Teesside Freeport: Calls for investigation into major redevelopment after corruption allegations
Darren Jones has announced Parliament’s Business and Trade Committee – that he chairs – will conduct an inquiry into the “reported issues” surrounding the Teesworks project, which aims to transform the former Redcar Steelworks site into a manufacturing hub.
The MP also said he asked the National Audit Office (NAO) to “undertake a thorough investigation to assist us in our work”.
“My committee will not have the capacity to undertake the depth of inquiry that seems to be required. I'm therefore writing to ask the NAO to undertake such an inquiry,” he added.
It comes after Shadow Levelling Up Secretary Lisa Nandy asked the NAO to probe the project and answer "important questions about the transfer of a vital public asset into private ownership".
Tees Valley’s Tory Mayor Ben Houchen, who is leading the redevelopment, said he also wrote to the NAO to request an investigation because he has “nothing to hide”.
The NAO has previously reviewed the business case for the taxpayer-funded project. However, the watchdog cannot conduct a detailed audit of the accounts without approval from Housing Secretary Michael Gove, because it is being run by a Tees Valley Combined Authority and not central Government.
It comes amid concerns that hundreds of millions of pounds of public money is being spent on clearing the site, but when the land is leased to investors most of the profits are paid to two developers, Chris Musgrave and Martin Corney.
The developers have been handed a 90 per cent stake in Teesworks Limited – a company which has options to acquire valuable parcels of the land on the 4,500 acre site on the bank of the River Tees.
They profit from multi-million pound lease agreements and also get half the money made from scrap metal sales – more than £93m so far – even though there is no public record of the pair directly investing in the project.
In a letter to the NAO, Ms Nandy raised concerns about "the potential loss to the public from these transactions" and the "almost total absence of sufficiently robust oversight or accountability".
The NAO said it usually has “no remit” to examine spending decisions made by local bodies with devolved powers, but it has previously reviewed the business case for the project because it has received more than £350m of central Government funding and loans.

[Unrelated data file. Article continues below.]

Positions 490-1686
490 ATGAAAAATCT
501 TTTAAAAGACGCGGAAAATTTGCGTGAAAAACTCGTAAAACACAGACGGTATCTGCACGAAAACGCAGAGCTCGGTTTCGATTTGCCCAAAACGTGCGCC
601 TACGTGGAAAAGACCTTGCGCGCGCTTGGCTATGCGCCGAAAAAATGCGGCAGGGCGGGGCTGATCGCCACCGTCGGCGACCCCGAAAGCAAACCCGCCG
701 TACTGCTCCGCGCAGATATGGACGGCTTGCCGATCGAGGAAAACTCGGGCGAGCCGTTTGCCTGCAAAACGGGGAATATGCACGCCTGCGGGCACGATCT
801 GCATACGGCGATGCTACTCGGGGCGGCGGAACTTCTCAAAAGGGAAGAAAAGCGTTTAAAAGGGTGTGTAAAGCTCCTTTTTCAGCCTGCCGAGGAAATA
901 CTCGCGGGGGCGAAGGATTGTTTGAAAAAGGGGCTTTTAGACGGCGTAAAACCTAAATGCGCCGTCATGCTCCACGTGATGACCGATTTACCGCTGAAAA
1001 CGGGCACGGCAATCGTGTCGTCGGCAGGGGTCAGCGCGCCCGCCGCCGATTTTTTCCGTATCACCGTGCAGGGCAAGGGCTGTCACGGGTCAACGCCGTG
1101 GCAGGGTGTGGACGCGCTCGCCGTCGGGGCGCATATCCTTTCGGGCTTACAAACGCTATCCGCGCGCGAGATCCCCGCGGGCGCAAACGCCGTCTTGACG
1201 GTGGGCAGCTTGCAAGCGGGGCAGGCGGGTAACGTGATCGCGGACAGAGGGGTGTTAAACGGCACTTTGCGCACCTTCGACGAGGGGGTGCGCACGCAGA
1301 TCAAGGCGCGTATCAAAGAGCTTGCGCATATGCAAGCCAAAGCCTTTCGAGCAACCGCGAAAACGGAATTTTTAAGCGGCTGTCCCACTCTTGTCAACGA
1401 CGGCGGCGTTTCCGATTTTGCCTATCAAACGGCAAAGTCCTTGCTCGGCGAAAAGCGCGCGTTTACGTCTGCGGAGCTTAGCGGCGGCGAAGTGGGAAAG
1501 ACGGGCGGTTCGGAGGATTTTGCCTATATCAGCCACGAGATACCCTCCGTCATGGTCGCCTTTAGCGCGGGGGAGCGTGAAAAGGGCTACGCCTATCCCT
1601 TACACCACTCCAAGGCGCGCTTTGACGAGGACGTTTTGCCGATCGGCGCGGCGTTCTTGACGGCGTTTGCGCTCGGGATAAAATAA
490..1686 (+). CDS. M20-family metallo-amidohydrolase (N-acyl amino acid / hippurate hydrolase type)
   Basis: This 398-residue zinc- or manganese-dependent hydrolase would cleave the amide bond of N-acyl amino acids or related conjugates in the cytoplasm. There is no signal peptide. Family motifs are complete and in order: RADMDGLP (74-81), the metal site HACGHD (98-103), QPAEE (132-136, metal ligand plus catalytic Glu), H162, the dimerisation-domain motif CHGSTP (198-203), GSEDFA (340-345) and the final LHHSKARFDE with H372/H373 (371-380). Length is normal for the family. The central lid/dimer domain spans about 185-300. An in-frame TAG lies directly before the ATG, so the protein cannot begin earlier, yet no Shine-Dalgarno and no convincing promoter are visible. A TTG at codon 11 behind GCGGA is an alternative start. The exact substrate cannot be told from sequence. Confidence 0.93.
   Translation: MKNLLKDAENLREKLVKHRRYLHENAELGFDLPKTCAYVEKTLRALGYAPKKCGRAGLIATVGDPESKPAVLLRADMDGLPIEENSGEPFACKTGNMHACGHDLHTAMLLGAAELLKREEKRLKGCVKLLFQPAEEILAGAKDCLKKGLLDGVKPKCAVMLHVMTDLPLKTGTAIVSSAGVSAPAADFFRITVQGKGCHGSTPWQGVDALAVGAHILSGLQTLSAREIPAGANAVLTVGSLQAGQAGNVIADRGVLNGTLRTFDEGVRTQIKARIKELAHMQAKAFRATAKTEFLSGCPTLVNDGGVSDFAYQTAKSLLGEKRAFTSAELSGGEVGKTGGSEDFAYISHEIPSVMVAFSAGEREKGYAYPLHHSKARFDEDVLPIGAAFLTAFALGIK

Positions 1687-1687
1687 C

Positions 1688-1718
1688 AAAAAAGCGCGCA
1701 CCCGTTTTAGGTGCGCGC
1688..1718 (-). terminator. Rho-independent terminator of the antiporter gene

The watchdog also said its initial enquiries “indicated that Government funding had been used as intended”.
However, Mr Houchen said he wants the NAO to conduct a full investigation, because “spurious allegations” about the project are deterring investors.
“I want this nipped in the bud once and for all," he said: “Without a swift, decisive conclusion to this situation, Teesside will miss out on thousands of jobs and billions of pounds of foreign direct investment.”
Prime Minister Rishi Sunak has previously endorsed the project, claiming it is a shining example of levelling up. The site is also within a Government-approved freeport zone, where businesses enjoy a range of tax breaks.
Mr Houchen has said the developers were given a 90 per cent stake in Teesworks Limited in 2021, because they agreed to cover the enormous cost of remediating the land they acquire, after borrowing the money from the publicly-funded South Tees Development Corporation (STDC).
Remediation work, costing at least £120,000 per acre, has already been completed on a 90-acre site, which is being leased to SeAH Wind so it can build a wind turbine monopile factory.
A HM Land registry document appears to show the site was sold to Teesworks Limited for £96.79 (plus VAT) in December 2022, by an STDC subsidiary.
Mr Houchen said it was actually sold for its “proper commercial value” of £15m, and that deal was signed off by the STDC board in August 2021. But there is no record to show that payment has been received yet.
An STDC spokesman said the £15m site is listed as a fixed asset in the accounts of its subsidiary – South Tees Developments Limited – for the financial year ending March 2022 and the payment will be recorded as a receivable on the next set of accounts.
Teesworks Limited sold the rights to lease the site, over 40 years, to Macquarie Group for tens of millions of pounds.
Under the current agreement, Macquarie Group leases the site to STDC’s parent company Tees Valley Combined Authority for £3.65m, which will then itself rent the land to SeAH Wind for £4.3m a year.
BP and Equinor also recently signed a lease agreement for a 100-acre plot with Teesworks Limited and STDC, so they can build a gas-fired power plant and carbon capture facility.
But before it was signed, they asked Teesworks directors for legal assurances that none of assets at the site had been acquired through an “unacceptable act”.